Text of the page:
Saturday, January 21, 2006

Merry in Maryland

We waited until the Deane & Polyak was available (here as a 72KB PDF). A Maryland Circuit Court judge ruled similarly but more more narrowly than the Massachusetts Goodridge decision.

The short of it is that Judge M. Brooke Murdock ruled that the 1973 Maryland law banning same-sex marriage violated the state constitution's guarantee of equal rights. The case should go shortly before the Court of appeals, Maryland's highest.

We predict this conflict will play out around the nation, with challenges to both laws and amendments that seek to create separate classes of equality. More courts are likely to see such restrictions for what they are, akin to the old anti-miscegenation laws.

The ACLU brought the Maryland case on behalf of 19 homosexuals. It took two years to get to a decision. It will be more years before the legalized discrimination in various states eventually falls to respect for reason, law, equality and liberty.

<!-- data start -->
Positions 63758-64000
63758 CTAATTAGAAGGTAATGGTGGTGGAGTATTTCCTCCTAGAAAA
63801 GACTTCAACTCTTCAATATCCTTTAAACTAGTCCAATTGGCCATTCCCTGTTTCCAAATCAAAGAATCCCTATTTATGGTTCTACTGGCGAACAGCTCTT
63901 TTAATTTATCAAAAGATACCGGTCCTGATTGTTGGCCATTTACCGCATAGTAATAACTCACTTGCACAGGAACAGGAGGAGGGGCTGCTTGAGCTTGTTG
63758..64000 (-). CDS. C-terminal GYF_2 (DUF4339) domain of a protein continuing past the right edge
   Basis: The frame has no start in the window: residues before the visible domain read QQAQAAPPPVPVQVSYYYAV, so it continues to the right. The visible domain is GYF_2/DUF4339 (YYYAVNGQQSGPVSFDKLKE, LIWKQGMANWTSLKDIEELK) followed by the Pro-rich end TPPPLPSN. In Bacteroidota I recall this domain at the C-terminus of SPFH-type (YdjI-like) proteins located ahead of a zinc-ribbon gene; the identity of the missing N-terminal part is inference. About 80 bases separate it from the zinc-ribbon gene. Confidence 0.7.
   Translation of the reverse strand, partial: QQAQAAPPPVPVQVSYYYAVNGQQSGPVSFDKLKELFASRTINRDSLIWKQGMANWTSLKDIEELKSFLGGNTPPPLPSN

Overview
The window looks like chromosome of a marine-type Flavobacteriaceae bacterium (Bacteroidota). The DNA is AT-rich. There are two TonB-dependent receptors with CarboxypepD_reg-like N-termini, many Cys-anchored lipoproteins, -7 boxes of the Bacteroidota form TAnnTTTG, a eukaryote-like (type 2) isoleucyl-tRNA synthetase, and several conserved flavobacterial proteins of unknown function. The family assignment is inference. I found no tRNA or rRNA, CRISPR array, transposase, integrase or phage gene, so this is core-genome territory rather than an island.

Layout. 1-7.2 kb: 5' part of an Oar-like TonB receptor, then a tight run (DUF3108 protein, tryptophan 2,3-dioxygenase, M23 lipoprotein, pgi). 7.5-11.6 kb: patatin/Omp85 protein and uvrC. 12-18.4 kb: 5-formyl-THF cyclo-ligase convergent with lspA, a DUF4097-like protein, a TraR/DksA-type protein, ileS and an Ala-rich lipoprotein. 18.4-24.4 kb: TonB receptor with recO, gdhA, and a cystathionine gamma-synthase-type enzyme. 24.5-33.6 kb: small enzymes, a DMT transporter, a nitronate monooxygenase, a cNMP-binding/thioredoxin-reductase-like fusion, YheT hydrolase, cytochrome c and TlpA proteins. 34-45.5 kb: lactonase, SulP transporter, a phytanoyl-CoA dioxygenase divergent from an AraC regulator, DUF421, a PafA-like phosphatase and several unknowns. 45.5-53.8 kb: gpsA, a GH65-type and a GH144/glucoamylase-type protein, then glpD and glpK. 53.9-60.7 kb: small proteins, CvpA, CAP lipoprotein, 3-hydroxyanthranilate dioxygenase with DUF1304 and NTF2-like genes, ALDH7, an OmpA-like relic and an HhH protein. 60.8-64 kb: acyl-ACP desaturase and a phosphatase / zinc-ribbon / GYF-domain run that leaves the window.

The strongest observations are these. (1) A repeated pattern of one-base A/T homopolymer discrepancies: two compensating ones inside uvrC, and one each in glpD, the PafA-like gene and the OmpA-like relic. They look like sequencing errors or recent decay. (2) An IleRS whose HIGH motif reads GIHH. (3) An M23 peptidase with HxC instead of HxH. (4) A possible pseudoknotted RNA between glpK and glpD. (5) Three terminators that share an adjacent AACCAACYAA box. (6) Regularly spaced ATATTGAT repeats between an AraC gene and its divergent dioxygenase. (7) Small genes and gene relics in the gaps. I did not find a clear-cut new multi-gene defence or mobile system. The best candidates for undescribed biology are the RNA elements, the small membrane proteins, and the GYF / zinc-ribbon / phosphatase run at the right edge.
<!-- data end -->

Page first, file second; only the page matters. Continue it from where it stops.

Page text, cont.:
A key finding by Judge Murdock was:
Defendants argue that promoting and preserving legislatively expressed societal values and the traditional institution of marriage are legitimate state interests served by a statute prohibiting same-sex marriage. Having concluded that preventing same-sex marriage has no rational relationship to any other legitimate state interest, this Court concludes that tradition and social values alone cannot support adequately a discriminatory statutory classification.
This claim is similar to the lame arguments of anti folk who state that marriage is for procreation. Yet many straight couples cannot or choose not to reproduce, without being forbidden to marry. The tradition argument is eventually indefensible. Here's hoping that Maryland's Court of Appeals chooses equal rights.

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